Amid Trump backlash, his UN envoy says stand up, isolate hate

UN Ambassador Nikki Haley

UN Ambassador Nikki Haley   | Photo Credit: AP

“People aren't born with hate. We all have a responsibility to stand up and condemn it,” says Ms. Haley, an Ambassador to the UN

U.S. Ambassador to the United Nations Nikki Haley told staff in an email - seen by Reuters on Friday - that everyone must stand up and condemn hate, as President Donald Trump faces a backlash for his response to violence at a protest by white nationalists.

Donald Trump blamed both sides for clashes in the southern college town of Charlottesville in Virginia last weekend, where white nationalists were protesting the removal of a statue of Confederate General Robert E. Lee. A woman was killed when a suspected white nationalist plowed his car into a crowd.

“Those who march spewing hate are few, but loud. We must denounce them at every turn, and make them feel like they are on an island and isolate them the same way they wish to isolate others,” wrote Ms. Haley, a member of Mr. Trump's cabinet, in the email sent on Thursday to staff at the U.S. mission to the United Nations.

Ms. Haley, a former governor of South Carolina, said the "horrible acts” seen in Charlottesville “took me back to sad days dealing with the Charleston tragedy in 2015.” She attracted national attention when she secured the removal of the Confederate battle flag from South Carolina's capitol grounds after a white supremacist killed nine black churchgoers in Charleston.

“People aren't born with hate. We all have a responsibility to stand up and condemn it,” Haley wrote in the email to staff, which did not refer to Trump. While we should respect diversity of viewpoints, it is incumbent on us to challenge hate with the values we cherish. And it is incumbent on us to never, ever countenance violence as we do so,” she said.

Donald Trump has alienated Republicans, corporate leaders and U.S. allies, rattled markets and prompted speculation about possible White House resignations with his comments since the violence in Charlottesville.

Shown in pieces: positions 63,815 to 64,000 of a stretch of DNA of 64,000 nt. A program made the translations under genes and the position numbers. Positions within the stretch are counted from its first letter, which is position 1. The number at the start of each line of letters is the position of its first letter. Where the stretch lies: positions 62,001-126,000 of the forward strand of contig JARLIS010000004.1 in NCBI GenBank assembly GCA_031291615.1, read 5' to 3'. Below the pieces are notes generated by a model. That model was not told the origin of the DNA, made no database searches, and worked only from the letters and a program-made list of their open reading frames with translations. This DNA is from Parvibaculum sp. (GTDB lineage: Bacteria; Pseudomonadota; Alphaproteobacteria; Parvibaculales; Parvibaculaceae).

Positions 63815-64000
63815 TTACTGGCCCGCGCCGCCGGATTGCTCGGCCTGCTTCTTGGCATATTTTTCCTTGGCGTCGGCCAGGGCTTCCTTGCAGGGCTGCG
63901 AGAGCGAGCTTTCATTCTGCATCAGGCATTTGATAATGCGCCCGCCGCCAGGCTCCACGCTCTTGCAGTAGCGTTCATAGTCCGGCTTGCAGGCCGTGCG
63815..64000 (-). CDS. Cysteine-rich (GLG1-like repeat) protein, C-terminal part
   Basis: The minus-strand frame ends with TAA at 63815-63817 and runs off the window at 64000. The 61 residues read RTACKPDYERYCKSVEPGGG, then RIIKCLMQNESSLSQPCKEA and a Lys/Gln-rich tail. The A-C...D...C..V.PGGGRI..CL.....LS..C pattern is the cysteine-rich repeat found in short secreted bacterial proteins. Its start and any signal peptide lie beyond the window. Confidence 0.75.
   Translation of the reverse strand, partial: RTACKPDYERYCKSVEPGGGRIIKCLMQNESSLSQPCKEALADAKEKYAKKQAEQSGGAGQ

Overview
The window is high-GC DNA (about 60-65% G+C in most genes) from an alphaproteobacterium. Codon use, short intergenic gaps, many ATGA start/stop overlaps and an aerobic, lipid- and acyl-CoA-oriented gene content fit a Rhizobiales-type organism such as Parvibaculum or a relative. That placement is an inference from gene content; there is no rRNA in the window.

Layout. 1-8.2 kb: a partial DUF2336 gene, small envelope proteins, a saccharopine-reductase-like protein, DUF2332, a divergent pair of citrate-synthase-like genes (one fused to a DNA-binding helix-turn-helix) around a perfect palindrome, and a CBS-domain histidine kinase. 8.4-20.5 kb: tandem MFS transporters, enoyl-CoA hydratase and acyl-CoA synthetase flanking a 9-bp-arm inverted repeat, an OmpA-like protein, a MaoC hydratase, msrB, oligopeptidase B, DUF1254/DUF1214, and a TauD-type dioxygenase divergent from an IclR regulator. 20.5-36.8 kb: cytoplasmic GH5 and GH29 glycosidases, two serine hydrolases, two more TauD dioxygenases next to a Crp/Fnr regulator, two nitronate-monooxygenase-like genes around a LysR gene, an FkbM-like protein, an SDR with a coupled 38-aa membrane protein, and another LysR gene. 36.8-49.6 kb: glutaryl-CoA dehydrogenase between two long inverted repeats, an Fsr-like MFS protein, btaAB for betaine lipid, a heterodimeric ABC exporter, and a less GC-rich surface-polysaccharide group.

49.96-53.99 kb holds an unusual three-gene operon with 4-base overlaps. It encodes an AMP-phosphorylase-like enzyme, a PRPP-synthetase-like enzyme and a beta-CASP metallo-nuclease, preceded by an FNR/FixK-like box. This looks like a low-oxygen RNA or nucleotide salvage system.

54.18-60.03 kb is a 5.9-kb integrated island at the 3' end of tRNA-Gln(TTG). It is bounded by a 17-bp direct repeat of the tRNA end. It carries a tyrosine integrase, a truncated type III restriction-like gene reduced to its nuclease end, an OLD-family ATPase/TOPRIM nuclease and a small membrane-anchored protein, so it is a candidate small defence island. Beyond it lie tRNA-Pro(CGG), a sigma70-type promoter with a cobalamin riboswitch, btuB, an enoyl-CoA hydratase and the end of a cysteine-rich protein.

On Monday, Mr. Trump bowed to political pressure and denounced neo-Nazis and the Ku Klux Klan by name, but on Tuesday he again inflamed tensions by insisting counter-protesters were also to blame and that there were “very fine people” among both groups. Secretary of State Rex Tillerson and several top U.S. military officers have since broadly condemned racism.

United Nations Secretary General Antonio Guterres in a Twitter post on Tuesday said that racism, xenophobia, anti-Semitism and Islamophobia were “poisoning our societies," adding: “We must stand up against them. Every time. Everywhere.”

A letter from the Editor

Dear reader,

We have been keeping you up-to-date with information on the developments in India and the world that have a bearing on our health and wellbeing, our lives and livelihoods, during these difficult times. To enable wide dissemination of news that is in public interest, we have increased the number of articles that can be read free, and extended free trial periods. However, we have a request for those who can afford to subscribe: please do. As we fight disinformation and misinformation, and keep apace with the happenings, we need to commit greater resources to news gathering operations. We promise to deliver quality journalism that stays away from vested interest and political propaganda.

Support Quality Journalism
Recommended for you
This article is closed for comments.
Please Email the Editor

Printable version | Jun 3, 2020 10:21:33 AM |

Next Story